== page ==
The offerings, which span IBM's systems portfolio, represent IBM's
investment in systems integrated and optimized across chips, hardware
and software, for a range of work at a time when companies face amounts
of data and are under pressure to become more efficient in managing and
drawing timely insights from the information.
The new systems include: A new offering for the zEnterprise BladeCenter
Extension (zBX), IBM's systems design that allows workloads on mainframe
servers and other select systems to share resources and be managed as a
single, virtualized system; and key new Storage and System x products,
which can bring new levels of efficiency to the data center." http://www.storagenewsletter.com/news/business/ibm-shipped-1000-storwize-v7000
Backups are a necessity. They’re important in any computing environment, and you would be hard pressed to find anybody who would disagree with the criticality of having backup copies of their data. In the event that primary systems or data sets are unavailable, backups are designed to provide the assurance that significant amounts of work, time or money aren’t lost.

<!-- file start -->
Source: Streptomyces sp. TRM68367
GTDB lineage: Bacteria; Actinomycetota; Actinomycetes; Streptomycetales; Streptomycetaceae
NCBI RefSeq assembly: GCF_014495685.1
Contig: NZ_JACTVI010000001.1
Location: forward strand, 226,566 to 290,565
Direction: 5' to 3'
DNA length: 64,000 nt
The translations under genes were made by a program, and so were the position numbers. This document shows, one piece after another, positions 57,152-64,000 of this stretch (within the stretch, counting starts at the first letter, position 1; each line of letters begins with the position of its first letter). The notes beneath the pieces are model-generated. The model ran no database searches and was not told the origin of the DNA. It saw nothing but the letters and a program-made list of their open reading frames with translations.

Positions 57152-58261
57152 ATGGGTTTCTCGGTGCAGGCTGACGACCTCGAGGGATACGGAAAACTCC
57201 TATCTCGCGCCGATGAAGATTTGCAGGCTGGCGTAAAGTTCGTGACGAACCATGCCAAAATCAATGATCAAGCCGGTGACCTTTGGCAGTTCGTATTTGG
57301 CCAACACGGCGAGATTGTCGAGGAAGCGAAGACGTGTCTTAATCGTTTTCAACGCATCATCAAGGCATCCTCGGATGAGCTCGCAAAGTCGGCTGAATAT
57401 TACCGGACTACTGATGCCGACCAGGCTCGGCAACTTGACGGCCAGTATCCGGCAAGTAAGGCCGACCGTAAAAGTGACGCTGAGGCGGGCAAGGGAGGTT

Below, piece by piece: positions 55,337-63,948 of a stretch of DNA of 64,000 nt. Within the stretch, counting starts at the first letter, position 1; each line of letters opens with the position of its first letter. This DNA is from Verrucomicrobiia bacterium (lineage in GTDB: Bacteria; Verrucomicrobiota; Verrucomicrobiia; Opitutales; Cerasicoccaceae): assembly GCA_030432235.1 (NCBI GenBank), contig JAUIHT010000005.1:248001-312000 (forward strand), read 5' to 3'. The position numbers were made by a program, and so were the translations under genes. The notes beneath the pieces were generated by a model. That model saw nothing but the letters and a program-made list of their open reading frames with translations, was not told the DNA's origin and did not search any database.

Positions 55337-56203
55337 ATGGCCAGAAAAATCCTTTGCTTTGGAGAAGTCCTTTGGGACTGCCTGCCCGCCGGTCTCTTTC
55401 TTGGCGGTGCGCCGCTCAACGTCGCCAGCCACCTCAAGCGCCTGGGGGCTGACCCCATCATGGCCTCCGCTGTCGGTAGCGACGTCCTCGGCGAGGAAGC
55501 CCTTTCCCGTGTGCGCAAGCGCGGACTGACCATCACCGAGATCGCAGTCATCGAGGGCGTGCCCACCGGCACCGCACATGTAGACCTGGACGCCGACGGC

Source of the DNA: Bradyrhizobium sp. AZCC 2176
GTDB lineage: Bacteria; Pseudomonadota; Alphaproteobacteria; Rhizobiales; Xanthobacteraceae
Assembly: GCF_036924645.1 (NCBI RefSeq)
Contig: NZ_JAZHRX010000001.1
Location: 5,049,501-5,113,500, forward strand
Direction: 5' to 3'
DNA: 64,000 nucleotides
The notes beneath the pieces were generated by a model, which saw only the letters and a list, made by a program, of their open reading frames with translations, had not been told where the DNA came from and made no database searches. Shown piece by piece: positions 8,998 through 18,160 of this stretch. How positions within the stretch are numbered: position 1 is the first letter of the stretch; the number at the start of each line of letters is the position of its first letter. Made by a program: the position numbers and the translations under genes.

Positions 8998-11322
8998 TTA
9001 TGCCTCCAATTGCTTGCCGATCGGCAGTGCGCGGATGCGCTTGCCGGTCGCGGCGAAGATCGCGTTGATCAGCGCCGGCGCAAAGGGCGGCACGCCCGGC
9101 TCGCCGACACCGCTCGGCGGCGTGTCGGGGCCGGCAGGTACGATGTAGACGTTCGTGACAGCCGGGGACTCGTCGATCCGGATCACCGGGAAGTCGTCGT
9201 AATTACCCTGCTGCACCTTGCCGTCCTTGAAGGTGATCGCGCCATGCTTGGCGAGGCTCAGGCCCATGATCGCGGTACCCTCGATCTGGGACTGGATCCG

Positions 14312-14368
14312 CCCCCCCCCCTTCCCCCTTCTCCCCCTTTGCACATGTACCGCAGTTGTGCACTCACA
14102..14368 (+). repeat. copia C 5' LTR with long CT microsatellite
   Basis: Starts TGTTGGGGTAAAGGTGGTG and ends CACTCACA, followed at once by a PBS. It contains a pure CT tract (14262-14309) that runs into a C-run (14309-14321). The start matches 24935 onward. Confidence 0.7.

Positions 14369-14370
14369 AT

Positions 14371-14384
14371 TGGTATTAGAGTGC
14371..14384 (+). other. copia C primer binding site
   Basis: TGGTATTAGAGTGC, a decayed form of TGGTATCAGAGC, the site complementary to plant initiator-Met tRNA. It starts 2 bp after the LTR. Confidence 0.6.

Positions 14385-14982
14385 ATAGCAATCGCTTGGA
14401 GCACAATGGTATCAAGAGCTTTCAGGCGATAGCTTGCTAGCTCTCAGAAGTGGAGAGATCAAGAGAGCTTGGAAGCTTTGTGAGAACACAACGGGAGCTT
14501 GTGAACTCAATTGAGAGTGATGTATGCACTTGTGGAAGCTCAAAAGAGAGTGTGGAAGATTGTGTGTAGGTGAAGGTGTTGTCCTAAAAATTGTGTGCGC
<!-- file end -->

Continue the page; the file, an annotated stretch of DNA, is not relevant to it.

To protect the partners, customers and constituents of organizations from risks associated with potential data loss, the U.S. federal government has established various compliance requirements that must be met and maintained. In addition to general business-compliance requirements, many industries have additional regulations that must be met. Examples include Sarbanes-Oxley Act of 2002 (SOX), Payment Card Industry Data Security Standard (PCI DSS), the U.S. Health Insurance Portability and Accountability Act of 1996 (HIPAA), Gramm-Leach-Bliley Act (GLBA), and the Federal Information Security Management Act (FISMA); it’s easy to see why compliance is often referred to as regulatory alphabet soup (which is not far off from the storage industry, I would add).
Depending on the industry, the mandated data-retention timeframe can vary from a few as seven years to as many as 100 years. At the upper end of that spectrum, a significant amount of infrastructure investment and planning is necessary. Unfortunately, systems complexity becomes a byproduct of trying to solve these challenges and that complexity evolves over time until it becomes unmanageable.
Just as the specific requirements for these regulations vary, so do the consequences of being non-compliant, which is often discovered during periodic industry audits or following a breach. Failure to meet compliance requirements could result in warnings or fines, and in extreme cases, termination of operations and prison time. The trouble is: Compliance testing can be difficult to do, and it can come down to having a confidence in whether or not systems will be able to perform adequately under trial.